ERK1/2 pathway is involved in the invasive or migratory behavior of a number of malignancies, such as colon cancer, melanoma, breast cancer, and prostate cancer and this is well-established in previous studies [30][32]. Moreover, ERK1/2 regulates focal adhesion and cytoskeletal reorganization via the phosphorylations of specific cytoskeletal and focal adhesion proteins, including paxillin, FAK, myosin light chain kinase [33]. As shown in Figure 4, the anti-metastatic effect of fucoidan is owing to its inactivation of ERK1/2 pathway in A549 human lung cancer cells. In addition to ERK1/2, the PI3K-Akt signal pathway has been shown to regulate the invasion and metastasis of non-small-cell lung cancer (NSCLC) as well as the development and progress of various other tumors. That is to say, PI3K over-expression is highly correlated with the development, invasion, and metastasis of NSCLC [34]. Several other studies have also shown that targeting of PI3K-Akt signaling pathway with antisense, siRNA or small molecule inhibitors results in the down-regulation of tumor invasion and tumorigenesis in malignant cancer cells [6], [35]. The results of Figure 5 exhibited that fucoidan inhibits the phosphorylation of PI3K-Akt in time- and concentration-dependent manners.

Mammalian target of Rapamycin (mTOR) is a serine/threonine protein kinase that regulates cell growth and proliferation, cell motility, cell survival, protein synthesis, and transcription [36], [37]. The dysregulation of mTOR pathway can be observed in human diseases, especially certain cancers, and there are also some mTOR inhibitors, which are beginning to be used in the treatment of cancer [22]. PI3K and Akt are well known upstream regulators of mTOR signaling pathway in mammalian cells. As an evidence of this notion, siRNA-mediated gene silencing of PI3K and Akt inhibited the activation of p70S6K1 (a downstream target of mTOR), and subsequently led to the suppression of migration, invasion and proliferation [38]. It has also been reported that mTOR pathway regulates MMP-2 and -9 expressions and angiogenesis through modulating VEGF gene expression. The treatment of rapamycin (a mTOR inhibitor) and siRNA-mediated mTOR knockdown inhibit tumor cell invasion as well as the secretions of MMP-2 and uPA [21], [39]. As shown in Figure 6, fucoidan treatment significantly decreased the phosphorylations of mTOR and its downstream target molecules, such as p70S6K1 and 4EBP1. The present study demonstrated that fucoidan effectively down regulates the expression of MMP-2 through the inhibitions of PI3K-Akt-mTOR as well as ERK1/2 signaling pathways in A549 human lung cancer cells. To further support these findings, MMP-2 activity was examined upon the cotreatments of fucoidan with ERK1/2, PI3K or mTOR inhibitor. The MMP-2 suppression induced by the cotreatment is more likely synergistic than additive effect, except mTOR inhibitor. (Fig. 7). Interestingly, unlike other ones, rapamycin co-treatment with fucoidan showed neither synergistic nor additive effect, which is not yet clearly understood. One of the possible interpretations might be the intrinsic limit of efficacy of mTOR signaling pathway in the regulation of MMP2 activity.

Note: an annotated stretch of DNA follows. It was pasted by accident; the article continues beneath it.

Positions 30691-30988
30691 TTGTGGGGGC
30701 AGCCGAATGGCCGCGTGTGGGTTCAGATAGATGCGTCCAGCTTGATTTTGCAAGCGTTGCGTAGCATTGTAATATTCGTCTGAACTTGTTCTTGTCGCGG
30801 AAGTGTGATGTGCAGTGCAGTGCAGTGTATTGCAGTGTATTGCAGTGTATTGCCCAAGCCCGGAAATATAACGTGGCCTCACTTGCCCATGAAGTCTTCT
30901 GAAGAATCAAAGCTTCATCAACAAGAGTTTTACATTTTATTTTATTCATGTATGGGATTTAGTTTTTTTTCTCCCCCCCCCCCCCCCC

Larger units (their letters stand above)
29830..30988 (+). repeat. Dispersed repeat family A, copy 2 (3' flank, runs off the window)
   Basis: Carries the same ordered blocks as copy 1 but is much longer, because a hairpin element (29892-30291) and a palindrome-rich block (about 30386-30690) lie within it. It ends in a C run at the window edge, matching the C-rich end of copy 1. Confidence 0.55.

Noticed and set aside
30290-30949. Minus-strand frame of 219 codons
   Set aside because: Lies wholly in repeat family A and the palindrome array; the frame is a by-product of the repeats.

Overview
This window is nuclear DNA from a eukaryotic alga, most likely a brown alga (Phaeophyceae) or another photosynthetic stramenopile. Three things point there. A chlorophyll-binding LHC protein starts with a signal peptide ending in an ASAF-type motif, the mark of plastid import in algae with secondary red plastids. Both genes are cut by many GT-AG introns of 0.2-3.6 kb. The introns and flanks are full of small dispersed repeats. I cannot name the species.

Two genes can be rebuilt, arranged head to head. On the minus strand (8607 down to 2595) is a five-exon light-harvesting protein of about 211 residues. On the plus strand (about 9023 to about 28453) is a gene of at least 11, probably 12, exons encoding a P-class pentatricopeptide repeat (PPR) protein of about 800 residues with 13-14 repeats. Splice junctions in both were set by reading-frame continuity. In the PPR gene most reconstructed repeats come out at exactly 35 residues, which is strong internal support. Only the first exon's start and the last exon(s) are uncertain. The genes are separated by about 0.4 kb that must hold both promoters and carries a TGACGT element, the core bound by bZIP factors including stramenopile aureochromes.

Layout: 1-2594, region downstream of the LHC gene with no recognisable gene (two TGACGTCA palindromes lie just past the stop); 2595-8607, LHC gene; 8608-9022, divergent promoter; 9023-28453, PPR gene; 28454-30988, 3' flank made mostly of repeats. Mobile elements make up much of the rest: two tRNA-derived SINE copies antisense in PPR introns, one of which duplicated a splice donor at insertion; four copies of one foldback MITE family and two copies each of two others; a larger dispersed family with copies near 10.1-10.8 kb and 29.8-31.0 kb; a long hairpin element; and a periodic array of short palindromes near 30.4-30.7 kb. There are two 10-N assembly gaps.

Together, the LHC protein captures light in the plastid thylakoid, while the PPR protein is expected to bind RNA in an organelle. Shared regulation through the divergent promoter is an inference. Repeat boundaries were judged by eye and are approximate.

NF-kB and AP-1 are transcription factors that regulate the expressions of numerous genes associated with many important biological and pathological processes, including cancer. It has been reported that the Inhibition of NF-kB and AP-1 results in the suppression of tumor initiation, promotion and metastasis [33], [40]. MMP gene expressions are also regulated by NF-kB and AP-1, hence the blocking of these transcription factors is likely to be a promising strategy for cancer therapy aiming at the down regulation of MMP genes [41]. As shown in Figure 8, fucoidan treatment prohibited the degradation of IkBα protein and the translocation of NF-kB p65 to the nucleus.

In conclusion, it is the first time that fucoidan is revealed to inhibit MMP-2 activity via the suppression of PI3K-Akt-mTOR and NF-kB signaling pathway in A549 lung cancer cells, resulting in the down regulation of cancer cell migration and invasion. Further in vivo study and clinical investigations are necessary for the application of fucoidan as a novel therapeutic agent and alternative remedy in metastatic cancer patients. By any measure, fucoidan looks promising as an efficacious anti-metastatic reagent with its low side effect in normal cells.

Author Contributions

Conceived and designed the experiments: HL EK. Performed the experiments: HL. Analyzed the data: HL. Contributed reagents/materials/analysis tools: JK EK. Wrote the paper: HL JK EK.